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$175 Million Settlement in 4-Year Sears Lawsuit

Creditors in the Sears Holding Corp. bankruptcy could finally be getting paid after a four-year wait.

Sears and its creditors have reached a $175 million settlement with former CEO and majority owner Edward S. Lampert over allegations he stripped the company of valuable assets and acted in his own self interest. The allegations centered on actions under Lampert’s reign in the years leading up to the company’s October 2018 Chapter 11 bankruptcy. The agreement still needs the approval of a bankruptcy court in White Plains, N.Y.

Approval and payment would finally clear the way for Sears to officially exit Chapter 11 bankruptcy and move forward. The old Sears Holdings no longer has any operations, but a bankruptcy plan still is needed in order to pay unsecured creditors.

Lampert and his hedge fund ESL Investments made headlines when he bailed out Kmart Corp. from bankruptcy in 2003. Two years later, he engineered Kmart Holdings’s merger with Sears, Roebuck & Co. in an $11 billion deal that was supposed to create a formidable competitor to Walmart.

But Lampert was dogged by criticism that he never really understood the retail business. As he struggled with declining sales at the post-merger Sears Holdings Corp., the company got rid of assets including brands such as Lands’ End. He also sold off two of Sears’s crown jewels, the Craftsman tool brand and Diehard automotive battery  brands, leaving Kenmore, the appliance maker, in its portfolio. He also sold off 266 properties to a real estate investment trust called Seritage Properties Group that Sears shareholders and ELS created in 2015. Seritage leased back many of the store leases, getting rent from Sears but burdening Sears with the monthly operating overhead.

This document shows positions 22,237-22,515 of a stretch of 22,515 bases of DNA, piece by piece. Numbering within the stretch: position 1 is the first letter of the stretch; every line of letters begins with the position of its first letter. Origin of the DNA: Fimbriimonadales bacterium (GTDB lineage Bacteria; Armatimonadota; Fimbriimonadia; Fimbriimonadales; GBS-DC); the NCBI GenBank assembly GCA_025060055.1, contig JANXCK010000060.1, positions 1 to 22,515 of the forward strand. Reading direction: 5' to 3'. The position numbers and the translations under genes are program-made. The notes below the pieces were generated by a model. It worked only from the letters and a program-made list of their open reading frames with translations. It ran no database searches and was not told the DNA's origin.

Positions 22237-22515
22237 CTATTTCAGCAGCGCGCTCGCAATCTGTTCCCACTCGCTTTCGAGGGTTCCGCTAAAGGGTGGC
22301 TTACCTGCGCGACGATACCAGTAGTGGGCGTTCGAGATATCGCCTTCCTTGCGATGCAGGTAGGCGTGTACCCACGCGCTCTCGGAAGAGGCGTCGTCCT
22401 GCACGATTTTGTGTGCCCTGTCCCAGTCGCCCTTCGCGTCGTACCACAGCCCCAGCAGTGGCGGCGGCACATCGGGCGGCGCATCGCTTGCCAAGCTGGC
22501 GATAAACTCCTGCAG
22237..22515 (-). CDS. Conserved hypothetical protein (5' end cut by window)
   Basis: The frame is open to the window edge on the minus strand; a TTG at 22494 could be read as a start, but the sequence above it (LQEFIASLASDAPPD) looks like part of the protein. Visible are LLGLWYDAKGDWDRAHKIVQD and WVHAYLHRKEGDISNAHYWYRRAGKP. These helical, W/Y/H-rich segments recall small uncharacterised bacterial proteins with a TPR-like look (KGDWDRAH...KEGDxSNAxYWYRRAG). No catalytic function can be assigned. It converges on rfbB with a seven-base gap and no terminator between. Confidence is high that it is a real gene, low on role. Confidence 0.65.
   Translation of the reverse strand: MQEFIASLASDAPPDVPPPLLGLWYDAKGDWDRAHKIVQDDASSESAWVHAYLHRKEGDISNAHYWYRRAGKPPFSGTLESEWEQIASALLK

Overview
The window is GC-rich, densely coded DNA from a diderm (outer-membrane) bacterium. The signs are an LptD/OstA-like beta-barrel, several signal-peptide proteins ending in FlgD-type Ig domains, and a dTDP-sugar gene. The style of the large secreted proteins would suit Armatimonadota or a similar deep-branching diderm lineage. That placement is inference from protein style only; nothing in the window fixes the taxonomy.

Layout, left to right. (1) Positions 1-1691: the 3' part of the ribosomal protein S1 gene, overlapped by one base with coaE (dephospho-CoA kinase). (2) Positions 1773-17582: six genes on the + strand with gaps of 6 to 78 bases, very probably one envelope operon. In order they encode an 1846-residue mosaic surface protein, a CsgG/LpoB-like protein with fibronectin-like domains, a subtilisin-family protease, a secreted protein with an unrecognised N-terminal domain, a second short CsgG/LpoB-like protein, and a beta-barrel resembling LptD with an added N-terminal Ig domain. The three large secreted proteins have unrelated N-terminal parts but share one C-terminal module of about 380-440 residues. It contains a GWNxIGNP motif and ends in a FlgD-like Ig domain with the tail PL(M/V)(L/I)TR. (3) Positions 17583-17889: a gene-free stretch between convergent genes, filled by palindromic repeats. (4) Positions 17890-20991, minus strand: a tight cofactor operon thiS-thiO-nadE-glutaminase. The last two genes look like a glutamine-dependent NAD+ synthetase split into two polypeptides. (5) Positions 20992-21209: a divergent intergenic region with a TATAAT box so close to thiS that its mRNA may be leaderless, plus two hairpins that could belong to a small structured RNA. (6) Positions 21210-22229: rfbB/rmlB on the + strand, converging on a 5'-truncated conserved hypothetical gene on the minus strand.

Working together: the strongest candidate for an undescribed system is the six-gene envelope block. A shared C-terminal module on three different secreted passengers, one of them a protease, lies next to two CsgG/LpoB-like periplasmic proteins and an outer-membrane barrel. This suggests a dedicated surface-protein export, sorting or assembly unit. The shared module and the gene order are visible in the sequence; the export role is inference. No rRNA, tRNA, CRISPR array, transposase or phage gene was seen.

Following the Chapter 11 filing, Lampert’s plan to acquire Sears Holdings out of bankruptcy garnered strong creditor opposition. Many were pushing for a liquidation instead. But the $5.2 billion going-concern offer from Transform Holdco, LLC (Transformco), an affiliate of ELS, and Lampert as Transform’s CEO, ultimately won bankruptcy court approval a month later.

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The Transformco exit plan kept 400 stores open. But even with a new operating balance sheet and smaller footprint, Lampert hasn’t been able to turn things around at “new” Sears. The new Sears under Transformco has been operating on life support. Just three U.S. Kmart stores were still open as of April, a far cry from its nearly 2,500 stores heading into 2001. As for Sears, there are only about 20 full-line U.S. stores still serving shoppers. Both nameplates have a handful of stores in Puerto Rico.

According to Manhattan bankruptcy court documents, creditors in the Sears bankruptcy would receive $175 million as payment of their claims. Lampert and other defendants named in the April 2019 lawsuit filed by creditors, which include past directors and officers, will pay $41.9 million. Insurers who provided directors and officers liability insurance are obligated to pay $125.6 million. The $7.5 million balance will be paid from so-called public shareholding funds, such as those entities who held Seritage Growth Properties subscription rights.